Three eggs beaten separately, one-half cup of sugar, two-thirds cup of
butter, one pint of sweet milk, two heaping teaspoons of baking
powder; add flour to make it as thick as cake batter.

MUFFIN OR SHORTCAKE DOUGH.  MRS. DR. McMURRAY.

Two pints of flour, three tablespoons of sugar, one tablespoon of
melted butter, one egg, one pint of sweet milk, three teaspoons of
baking powder.  Bake in a quick oven in muffin rings, or drop the
dough from the end of your spoon as you do for drop cake.  To be eaten
hot.  Try with a broom splint, as cake.  Enough for four or five large
persons.

QUICK MUFFINS.  MRS. S. E. BARLOW.

One cup flour, one heaping teaspoon baking powder, one egg, two
tablespoons melted butter, a little salt; mix all together; before
stirring them, add sufficient water to make a stiff batter.  Bake in
hot oven about fifteen minutes.

MUFFINS.  MRS. A. C. AULT.

One cup sweet milk, one-half cup butter, one egg, one tablespoonful
sugar, two teaspoonfuls baking powder, two and one-half cups flour, a
pinch salt.

“ELECTRIC LIGHT FLOUR” is guaranteed pure winter wheat flour.

MUFFINS.  MRS. T. H. LINSLEY.

To each cup of flour, add two teaspoons of baking powder, large pinch
of salt; moisten with sweet milk to the consistency of drop dough.
Have muffin pans hot, with a teaspoonful of butter in each.  Bake ten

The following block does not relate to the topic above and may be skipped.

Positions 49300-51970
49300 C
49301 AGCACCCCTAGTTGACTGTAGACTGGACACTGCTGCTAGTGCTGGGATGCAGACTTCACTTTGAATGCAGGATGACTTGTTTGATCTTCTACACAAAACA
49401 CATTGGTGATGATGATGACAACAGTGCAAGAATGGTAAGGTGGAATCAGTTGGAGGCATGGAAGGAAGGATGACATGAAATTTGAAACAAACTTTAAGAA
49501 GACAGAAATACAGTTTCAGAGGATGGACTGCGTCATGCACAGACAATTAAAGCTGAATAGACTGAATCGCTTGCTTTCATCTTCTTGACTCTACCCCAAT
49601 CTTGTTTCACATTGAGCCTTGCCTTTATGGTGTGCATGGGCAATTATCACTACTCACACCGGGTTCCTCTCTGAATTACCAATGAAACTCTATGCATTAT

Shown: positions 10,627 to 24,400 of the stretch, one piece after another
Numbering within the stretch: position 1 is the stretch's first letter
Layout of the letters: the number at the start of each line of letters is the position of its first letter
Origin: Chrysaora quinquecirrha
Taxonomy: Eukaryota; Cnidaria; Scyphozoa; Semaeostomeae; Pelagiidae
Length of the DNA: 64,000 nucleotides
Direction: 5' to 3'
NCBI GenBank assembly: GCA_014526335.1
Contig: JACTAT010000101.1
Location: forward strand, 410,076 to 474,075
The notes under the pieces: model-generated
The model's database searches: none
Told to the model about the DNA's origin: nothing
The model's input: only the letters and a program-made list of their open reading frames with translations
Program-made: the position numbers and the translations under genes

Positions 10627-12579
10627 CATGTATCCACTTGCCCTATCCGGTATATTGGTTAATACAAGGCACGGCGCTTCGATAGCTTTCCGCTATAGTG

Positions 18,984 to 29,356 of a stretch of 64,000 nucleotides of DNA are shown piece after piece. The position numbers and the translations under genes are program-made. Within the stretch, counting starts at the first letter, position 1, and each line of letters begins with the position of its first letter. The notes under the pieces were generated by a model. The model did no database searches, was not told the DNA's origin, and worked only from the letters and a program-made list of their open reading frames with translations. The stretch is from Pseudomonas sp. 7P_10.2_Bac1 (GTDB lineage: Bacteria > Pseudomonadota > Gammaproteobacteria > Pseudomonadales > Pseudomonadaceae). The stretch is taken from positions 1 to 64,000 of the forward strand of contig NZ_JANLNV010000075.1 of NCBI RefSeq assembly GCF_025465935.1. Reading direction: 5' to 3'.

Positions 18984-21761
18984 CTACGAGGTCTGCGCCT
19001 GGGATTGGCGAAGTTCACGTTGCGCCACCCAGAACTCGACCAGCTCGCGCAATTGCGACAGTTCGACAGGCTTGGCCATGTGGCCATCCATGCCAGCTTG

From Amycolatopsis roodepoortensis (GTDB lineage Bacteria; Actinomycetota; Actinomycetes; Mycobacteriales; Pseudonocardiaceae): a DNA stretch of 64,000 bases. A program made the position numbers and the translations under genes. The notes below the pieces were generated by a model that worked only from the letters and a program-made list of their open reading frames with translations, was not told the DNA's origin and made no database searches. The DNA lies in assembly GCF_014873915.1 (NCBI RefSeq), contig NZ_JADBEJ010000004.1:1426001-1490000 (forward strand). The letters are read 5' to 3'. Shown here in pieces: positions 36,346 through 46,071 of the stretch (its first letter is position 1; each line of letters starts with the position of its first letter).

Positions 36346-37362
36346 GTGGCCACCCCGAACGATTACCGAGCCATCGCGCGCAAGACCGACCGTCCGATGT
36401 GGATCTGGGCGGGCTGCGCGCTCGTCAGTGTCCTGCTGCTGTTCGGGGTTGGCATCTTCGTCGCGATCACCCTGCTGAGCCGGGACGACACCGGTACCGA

minutes in hot oven.

CORN MUFFINS.  E. S.

Make just as you do wheat muffins, using one-half wheat flour, and
one-half corn meal.

Graham muffins are made in the same manner, using equal parts wheat
and graham flour.

FRENCH BREAD GRIDDLE CAKES.  MRS. R. H. JOHNSON.

One pint bread-crumbs.  One pint milk; scald, and pour over bread
crumbs at night to make a batter.  Four eggs, two cups or less flour,
one-half cup or less butter.  Bake like buckwheats.

VERY NICE CORN MEAL GRIDDLE CAKES.  MRS. T. H. LINSLEY.

One pint rich sour milk, one well beaten egg, one large tablespoon
flour, teaspoon soda, meal enough to make the mixture not quite as
thick as for flour cakes.

CORN MEAL GRIDDLE CAKES.  MRS. F. E. H. SELLERS.

One and one-half pints sour milk, one good teaspoonful soda, one
teaspoonful salt, one pint corn meal, one-half pint flour, one egg.

ANNIE’S CORN CAKES.

One egg, one pint of sour milk, one-half teaspoonful soda, pinch salt,
one-half cup flour, corn meal to make not too stiff a batter.

MUSH.  W. R. C.

To three quarts of boiling water, add salt to taste.  Stir in
gradually sufficient corn meal to make it quite thick.  Boil slowly
one hour.  Stir often, and beat well; that will make it light and
smooth.  Eat with cream, milk, and butter, or syrup.  To fry when
cold, cut in thin slices, and fry in lard and butter, mixed.

TO FRY HOT MUSH.  MRS. T. H. LINSLEY.

Fry slices of bacon; remove the meat; drop in the mush by spoonfuls,